Because I’m sitting in a wet Devon field camping, and the trees and grass are abundant, I feel I might have wandered into a Constable painting. One thing you get with John Constableis fecund nature, green and alluring, sparkling in rain or in light sun. The earlier oppressive sun seems to have abated, taking fire with it; or so I hope.
Certainly, we didn’t look like Constable a few weeks ago when Britain sizzled. We looked baked. The weather was reflected in rising knife crime rates and the hot fights around Brexit and racism. A sense of meltdown was in the air.
Artistically, Constable seems in opposition to JMW Turner. And it feels like we have passed through a Turner summer with his heavy reds, and – at times – fire, from industry and modernity. Now we’re in Constable weather and a time of mellow fruitfulness. Hopefully, the debates and disagreements will not be quite so hot, and reasonableness will be sought rather than blood-spilling.
Is it possible to be both a Turner lover as well as a Constable lover? Or is it a divide between the tranquil and the troubled? The verbose and natural. The loud age ofmachinery and urbanism, and the country lane, the farm and the canal. In a way, the earlier industrialisation of the agrarian world is represented by Constable, and the empire of commerce and Victorian splendour represented by Turner; although Turner (being a clever merchant-painter) stuck in all manner of subjects, including nature and the tranquil.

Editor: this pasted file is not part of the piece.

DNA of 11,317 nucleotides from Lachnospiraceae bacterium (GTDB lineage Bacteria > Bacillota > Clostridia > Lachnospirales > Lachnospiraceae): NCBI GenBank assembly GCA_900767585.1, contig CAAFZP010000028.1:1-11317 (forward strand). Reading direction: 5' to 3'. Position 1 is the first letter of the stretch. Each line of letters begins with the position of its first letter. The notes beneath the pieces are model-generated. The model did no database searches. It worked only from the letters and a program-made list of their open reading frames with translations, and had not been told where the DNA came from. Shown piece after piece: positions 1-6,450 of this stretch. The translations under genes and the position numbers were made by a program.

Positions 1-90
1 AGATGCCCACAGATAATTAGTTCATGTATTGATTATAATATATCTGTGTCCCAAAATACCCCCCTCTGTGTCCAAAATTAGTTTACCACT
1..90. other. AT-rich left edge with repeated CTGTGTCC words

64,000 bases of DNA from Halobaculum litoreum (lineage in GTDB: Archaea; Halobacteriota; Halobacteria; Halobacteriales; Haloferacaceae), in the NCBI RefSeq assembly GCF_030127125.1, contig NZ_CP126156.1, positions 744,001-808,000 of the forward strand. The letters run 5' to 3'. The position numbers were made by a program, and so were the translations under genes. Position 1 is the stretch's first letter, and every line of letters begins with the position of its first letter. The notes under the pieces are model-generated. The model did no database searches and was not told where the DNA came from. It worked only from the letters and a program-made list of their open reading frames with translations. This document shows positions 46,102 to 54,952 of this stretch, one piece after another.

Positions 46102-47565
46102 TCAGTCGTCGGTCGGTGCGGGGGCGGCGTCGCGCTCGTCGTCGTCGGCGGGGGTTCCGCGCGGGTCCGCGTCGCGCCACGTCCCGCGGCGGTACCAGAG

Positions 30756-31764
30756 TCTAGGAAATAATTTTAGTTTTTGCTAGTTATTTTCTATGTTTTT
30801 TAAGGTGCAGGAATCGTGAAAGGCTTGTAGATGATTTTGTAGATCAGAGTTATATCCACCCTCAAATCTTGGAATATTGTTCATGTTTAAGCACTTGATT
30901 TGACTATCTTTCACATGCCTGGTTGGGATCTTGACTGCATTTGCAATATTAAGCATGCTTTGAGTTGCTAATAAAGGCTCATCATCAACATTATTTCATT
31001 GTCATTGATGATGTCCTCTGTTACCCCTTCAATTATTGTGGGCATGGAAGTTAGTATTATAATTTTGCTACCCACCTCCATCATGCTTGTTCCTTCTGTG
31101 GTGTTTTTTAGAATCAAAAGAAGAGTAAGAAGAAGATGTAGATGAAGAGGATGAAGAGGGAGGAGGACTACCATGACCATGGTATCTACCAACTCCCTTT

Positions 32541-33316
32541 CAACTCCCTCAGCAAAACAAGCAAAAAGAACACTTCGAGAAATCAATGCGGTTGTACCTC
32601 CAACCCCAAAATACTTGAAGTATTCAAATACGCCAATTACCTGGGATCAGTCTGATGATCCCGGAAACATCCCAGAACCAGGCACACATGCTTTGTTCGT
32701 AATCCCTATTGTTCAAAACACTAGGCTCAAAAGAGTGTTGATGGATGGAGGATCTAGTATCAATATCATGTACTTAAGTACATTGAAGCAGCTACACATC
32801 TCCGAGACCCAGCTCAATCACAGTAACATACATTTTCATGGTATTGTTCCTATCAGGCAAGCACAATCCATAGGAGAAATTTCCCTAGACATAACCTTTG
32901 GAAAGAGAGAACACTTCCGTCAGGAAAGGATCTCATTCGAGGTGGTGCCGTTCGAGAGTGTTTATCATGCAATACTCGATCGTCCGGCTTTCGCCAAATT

But step outside the art history arguments and what you have is two different directions for Britain represented 200 years ago by two painters. Constable, a corn merchant’s son from Suffolk, captured the natural world. Meanwhile, Turner, a Covent Garden boy, presented a vision of bold, hot, weather-changing industrialisation. One a good middle-class boy, the other, the son of a barber and wig maker.
This seems to me a summer of Turner and Constable. Recent articles about the vanishing polar icecaps and thawing permafrost gives me the willies as a future world of fire and brimstone beckons. And I can’t stop thinking of how two painters represented two different directions for the country. I love Constable because he seems to see so much about our human nature and about nature itself. Increasingly, I find Turner bombastic and lacking anything other than a good business hand, like the current crop of billionaires. They know what sells and I can’t help but feel jaundiced as I look at Turner the merchant. But 200 years ago, we started moving away from Constable and towards Turner and his merchant capitalist belief in a future of factories and globalism. And possibly, at the end of it, a destroyed world laid to waste by industry and urbanism.